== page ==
Image 6: MiTS 3D view with streamline

Civil 3D’s way to handle this is simple and direct… It just ignores real life and insists on only handling TIN with triangles and points. So it’s up to the designers to convert each landscape feature into relevant TIN Surfaces and then do the Surface comparison one by one.

Let’s take an example,  if you have two platforms side by side, one is a rectangle residential plot of land, another is an irregular pond which is adjacent to it, but is 3m deep compared to the residential area. To compute the cutfill, you will have to create one Surface for each platform, and then create a TIN Volume Surface to compare between the platform and the Original Ground Level, in order to calculate the cut and fill. Repeat this process for all of the platforms and you are done!

Image 7: MiTS 3D view – Platforms and irregular pond platform

Which means that if you have a large site project with a lot of uneven platforms, or platforms with drops, or platforms with slopes attached to it, you will spend all day creating Surface and its cousin, TIN Volume Surface. For those who are interested, you can refer to a step by step guide on how to do it. You can tell, by just glancing the guide that it’s a tedious and error-prone process.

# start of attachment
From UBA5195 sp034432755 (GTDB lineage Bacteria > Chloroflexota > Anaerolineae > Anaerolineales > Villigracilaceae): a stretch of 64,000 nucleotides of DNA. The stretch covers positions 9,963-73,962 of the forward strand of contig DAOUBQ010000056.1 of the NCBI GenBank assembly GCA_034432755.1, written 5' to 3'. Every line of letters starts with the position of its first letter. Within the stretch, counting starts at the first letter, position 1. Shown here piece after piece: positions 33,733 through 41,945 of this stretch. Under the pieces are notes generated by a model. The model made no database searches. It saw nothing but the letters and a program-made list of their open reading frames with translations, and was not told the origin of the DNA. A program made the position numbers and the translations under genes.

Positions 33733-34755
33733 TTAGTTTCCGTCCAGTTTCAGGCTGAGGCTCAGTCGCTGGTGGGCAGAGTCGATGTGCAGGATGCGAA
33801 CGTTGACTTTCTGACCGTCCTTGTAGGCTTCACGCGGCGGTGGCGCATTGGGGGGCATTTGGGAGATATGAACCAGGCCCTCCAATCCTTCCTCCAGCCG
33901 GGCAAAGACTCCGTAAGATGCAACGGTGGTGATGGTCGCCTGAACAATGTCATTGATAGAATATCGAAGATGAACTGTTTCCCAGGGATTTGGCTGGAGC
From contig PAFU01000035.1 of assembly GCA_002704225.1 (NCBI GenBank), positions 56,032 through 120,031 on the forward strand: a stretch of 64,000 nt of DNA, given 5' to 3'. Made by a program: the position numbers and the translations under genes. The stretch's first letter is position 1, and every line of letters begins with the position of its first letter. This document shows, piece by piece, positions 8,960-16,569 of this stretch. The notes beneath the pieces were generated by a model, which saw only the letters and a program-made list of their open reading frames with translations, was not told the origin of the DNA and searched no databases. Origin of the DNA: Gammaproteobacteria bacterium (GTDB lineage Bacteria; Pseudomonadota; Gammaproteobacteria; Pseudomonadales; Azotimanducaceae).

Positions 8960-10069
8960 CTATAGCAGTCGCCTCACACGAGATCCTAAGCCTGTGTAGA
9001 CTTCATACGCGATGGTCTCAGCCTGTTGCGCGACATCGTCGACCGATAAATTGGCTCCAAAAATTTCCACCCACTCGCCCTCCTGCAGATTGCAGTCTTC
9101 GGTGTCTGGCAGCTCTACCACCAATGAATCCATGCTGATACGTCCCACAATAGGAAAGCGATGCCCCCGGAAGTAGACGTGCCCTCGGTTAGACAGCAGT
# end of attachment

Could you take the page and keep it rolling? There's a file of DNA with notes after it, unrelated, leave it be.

The volume results for the Surface are not properly aggregated, so you still need a spreadsheet to keep track of all the surfaces and summing all the volumes up manually. And please remember to keep the volume sign consistent ( ie: you define the base and comparison surface in Civil 3D consistently), it’s no fun to find out that the required imported volume is  a lot more than the expected, only when you are at the site, just because you suffered a lapse and accidentally switched the sign for just one Surface earlier on.

The MiTS Concept to Cut and Fill Calculation in a real life urban development setting. #

MiTS, as mentioned above, also uses TIN Surface, but only when it’s appropriate for the job, that is to say, we use TIN Surface for pre development sites or anything that is definable by surveyor points. For post development sites, we support the concept of Platform naturally.  Which is to say that we support you– our users– in drawing the shape of your platform arbitrarily, no need to restrict your imagination to triangles and a group of triangles. You can throw at MiTS quadrilaterals, pentagons, hexagons and it’ll handle just fine. For elevation levels of the platforms, they need not be flat or slanting, we just give you the tools to model it easily, by keying in a number, or defining 3 points.

Not only that, the concept of platform supports retaining wall AKA drop naturally. For two platforms with level differences, just key in their respective elevations and you are good to go. The software simply knows how to convert them to appropriate data structure and process the cutfill efficiently.

Oh, you can key in all the platforms at one go, and the results will be aggregated according to boundaries or other criteria, and you won’t have the fear of making the simple stupid volume sign mistakes anymore. You can go home and have dinners with peace of mind.

Image 8: MiTS 3D view with dropped platforms
Image 9: MiTS Earthwork Volume detail report